Externí autoři: Lelu-Walter MA

What is the best way to maintain embryogenic capacity of embryogenic lines initiated from Douglas-fir immature embryos?

Submitted by Kateřina Eliášová on Tue, 03/27/2018 - 12:16

Douglas-fir (Pseudotsuga menziesii (Mirb) Franco) is a native conifer from the Pacific North-West of the US and Canada, and is one of the most important timber species used in the world. Douglas-fir is highly productive in a range of climatic conditions and has valuable wood properties (quality) as well as a strong tolerance to diseases and insects. In Europe, Douglas-fir is a major species for reforestation with increasing demand for its wood. Adaptation of new varieties to climate change and associated stresses is one challenging question for ongoing breeding programs.

Early molecular events involved in Pinus pinaster Ait. somatic embryo development under reduced water availability: transcriptomic and proteomic analyses

Submitted by Kateřina Eliášová on Tue, 02/13/2018 - 09:52

Maritime pine somatic embryos (SEs) require a reduction in water availability (high gellan gum concentration in the maturation medium) to reach the cotyledonary stage. This key switch, reported specifically for pine species, is not yet well understood. To facilitate the use of somatic embryogenesis for mass propagation of conifers, we need a better understanding of embryo development.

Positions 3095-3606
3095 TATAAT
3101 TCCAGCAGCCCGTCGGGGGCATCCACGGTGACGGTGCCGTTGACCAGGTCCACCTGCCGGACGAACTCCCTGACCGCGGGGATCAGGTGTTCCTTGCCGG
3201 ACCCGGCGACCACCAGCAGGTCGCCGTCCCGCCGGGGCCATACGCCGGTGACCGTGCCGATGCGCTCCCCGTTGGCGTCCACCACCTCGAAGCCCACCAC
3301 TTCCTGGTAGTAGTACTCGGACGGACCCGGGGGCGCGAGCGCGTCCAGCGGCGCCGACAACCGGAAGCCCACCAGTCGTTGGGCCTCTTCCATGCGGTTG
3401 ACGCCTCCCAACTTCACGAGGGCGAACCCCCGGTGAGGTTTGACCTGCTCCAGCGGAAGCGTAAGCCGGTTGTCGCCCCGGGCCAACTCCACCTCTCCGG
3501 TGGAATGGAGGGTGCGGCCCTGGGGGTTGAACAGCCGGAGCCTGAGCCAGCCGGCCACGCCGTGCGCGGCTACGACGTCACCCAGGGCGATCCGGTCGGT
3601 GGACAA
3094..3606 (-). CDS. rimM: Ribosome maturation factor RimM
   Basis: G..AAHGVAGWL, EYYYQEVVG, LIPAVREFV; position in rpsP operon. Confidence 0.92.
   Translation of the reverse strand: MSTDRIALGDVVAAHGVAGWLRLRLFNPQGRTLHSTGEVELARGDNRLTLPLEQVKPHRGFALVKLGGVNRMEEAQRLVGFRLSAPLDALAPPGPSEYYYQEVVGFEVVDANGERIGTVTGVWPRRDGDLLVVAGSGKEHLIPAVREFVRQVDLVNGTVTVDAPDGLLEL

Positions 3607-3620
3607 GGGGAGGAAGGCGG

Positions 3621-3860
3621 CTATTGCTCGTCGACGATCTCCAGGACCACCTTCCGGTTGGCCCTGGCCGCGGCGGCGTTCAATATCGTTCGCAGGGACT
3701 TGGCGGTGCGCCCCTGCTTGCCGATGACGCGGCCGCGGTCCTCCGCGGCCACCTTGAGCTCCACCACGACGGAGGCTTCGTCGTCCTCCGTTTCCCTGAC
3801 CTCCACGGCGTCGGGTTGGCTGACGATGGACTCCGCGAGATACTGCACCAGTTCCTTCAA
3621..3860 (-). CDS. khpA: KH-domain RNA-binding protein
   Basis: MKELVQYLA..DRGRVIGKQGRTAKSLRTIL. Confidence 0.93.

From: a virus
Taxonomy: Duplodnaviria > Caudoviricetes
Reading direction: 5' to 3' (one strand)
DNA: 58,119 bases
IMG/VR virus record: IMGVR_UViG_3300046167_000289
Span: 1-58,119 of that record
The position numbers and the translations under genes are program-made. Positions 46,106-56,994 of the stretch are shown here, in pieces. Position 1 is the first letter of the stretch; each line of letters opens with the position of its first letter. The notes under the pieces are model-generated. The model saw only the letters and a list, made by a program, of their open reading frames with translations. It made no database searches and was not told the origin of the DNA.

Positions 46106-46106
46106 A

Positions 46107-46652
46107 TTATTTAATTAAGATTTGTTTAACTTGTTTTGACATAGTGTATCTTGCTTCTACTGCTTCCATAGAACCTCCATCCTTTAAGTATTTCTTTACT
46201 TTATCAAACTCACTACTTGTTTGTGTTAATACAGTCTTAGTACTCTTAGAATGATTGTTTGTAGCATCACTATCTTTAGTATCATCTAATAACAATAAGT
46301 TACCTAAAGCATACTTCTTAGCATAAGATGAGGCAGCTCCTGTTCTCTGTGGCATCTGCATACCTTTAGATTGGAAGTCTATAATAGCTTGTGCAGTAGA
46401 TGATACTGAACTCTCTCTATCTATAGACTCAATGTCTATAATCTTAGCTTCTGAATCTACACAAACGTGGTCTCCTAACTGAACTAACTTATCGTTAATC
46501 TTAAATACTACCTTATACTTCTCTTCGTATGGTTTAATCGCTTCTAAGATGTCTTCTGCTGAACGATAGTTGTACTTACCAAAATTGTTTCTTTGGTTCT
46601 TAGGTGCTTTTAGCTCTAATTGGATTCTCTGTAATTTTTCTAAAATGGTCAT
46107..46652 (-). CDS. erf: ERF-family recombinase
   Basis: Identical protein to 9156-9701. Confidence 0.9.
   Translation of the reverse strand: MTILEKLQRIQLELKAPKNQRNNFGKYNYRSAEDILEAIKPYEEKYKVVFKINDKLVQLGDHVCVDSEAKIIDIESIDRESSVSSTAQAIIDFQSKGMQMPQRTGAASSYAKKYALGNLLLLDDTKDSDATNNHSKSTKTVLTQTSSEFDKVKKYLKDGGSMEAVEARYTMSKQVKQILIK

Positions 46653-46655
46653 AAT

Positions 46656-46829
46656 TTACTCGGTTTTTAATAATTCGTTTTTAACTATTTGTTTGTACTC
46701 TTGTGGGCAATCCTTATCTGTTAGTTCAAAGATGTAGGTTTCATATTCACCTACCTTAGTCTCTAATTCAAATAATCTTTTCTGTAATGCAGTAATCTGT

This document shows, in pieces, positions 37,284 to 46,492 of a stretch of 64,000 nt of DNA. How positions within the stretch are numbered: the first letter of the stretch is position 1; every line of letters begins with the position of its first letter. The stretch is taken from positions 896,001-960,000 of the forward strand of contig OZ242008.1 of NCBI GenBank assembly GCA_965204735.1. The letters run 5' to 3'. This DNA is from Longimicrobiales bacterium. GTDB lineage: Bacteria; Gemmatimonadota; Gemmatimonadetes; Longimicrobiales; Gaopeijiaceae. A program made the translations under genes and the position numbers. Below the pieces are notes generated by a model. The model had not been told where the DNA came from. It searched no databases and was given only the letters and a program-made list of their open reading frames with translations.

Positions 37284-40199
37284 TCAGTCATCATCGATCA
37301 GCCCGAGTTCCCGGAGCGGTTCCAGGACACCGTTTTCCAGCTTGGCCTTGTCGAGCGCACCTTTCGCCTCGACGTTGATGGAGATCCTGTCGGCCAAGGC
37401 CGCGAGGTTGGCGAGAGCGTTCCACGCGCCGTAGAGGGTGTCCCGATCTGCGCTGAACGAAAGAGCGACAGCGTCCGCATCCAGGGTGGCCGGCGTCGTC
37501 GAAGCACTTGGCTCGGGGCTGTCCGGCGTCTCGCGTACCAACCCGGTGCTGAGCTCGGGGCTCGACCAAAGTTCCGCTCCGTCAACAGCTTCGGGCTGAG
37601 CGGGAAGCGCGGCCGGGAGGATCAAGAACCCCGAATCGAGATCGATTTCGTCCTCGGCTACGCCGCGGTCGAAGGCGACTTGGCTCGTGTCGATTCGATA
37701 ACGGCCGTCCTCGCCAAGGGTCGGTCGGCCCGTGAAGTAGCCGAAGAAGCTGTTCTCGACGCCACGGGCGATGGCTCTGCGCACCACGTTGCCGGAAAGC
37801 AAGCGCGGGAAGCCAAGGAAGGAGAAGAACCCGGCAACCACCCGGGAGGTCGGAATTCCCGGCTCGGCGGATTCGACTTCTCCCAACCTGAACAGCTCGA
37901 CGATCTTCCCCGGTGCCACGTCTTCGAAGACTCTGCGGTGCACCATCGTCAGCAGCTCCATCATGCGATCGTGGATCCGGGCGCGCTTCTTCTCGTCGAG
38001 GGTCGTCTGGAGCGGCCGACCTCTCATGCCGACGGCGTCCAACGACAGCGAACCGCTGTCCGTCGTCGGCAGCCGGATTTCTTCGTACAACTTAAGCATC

Unbiased estimation of the proportion of non-embryogenic cell clusters in the somatic embryogenic culture of Douglas-fir

Submitted by Kateřina Eliášová on Mon, 02/12/2018 - 23:26

Embryogenic cultures of Douglas-fir were induced from immature zygotic embryos. They proliferate as embryonal masses, however, in some lines of Douglas-fir, non-embryogenic cell (NECs) clusters interspersed with early somatic embryos (SEs) were observed. In order to evaluate the differences between lines we wanted to quantify the proportion of the SEs and NECs in the embryonal mass. For estimation of this proportion (volume density) we used stereological point-counting method based on counting points of the test grid falling in the tissue under study.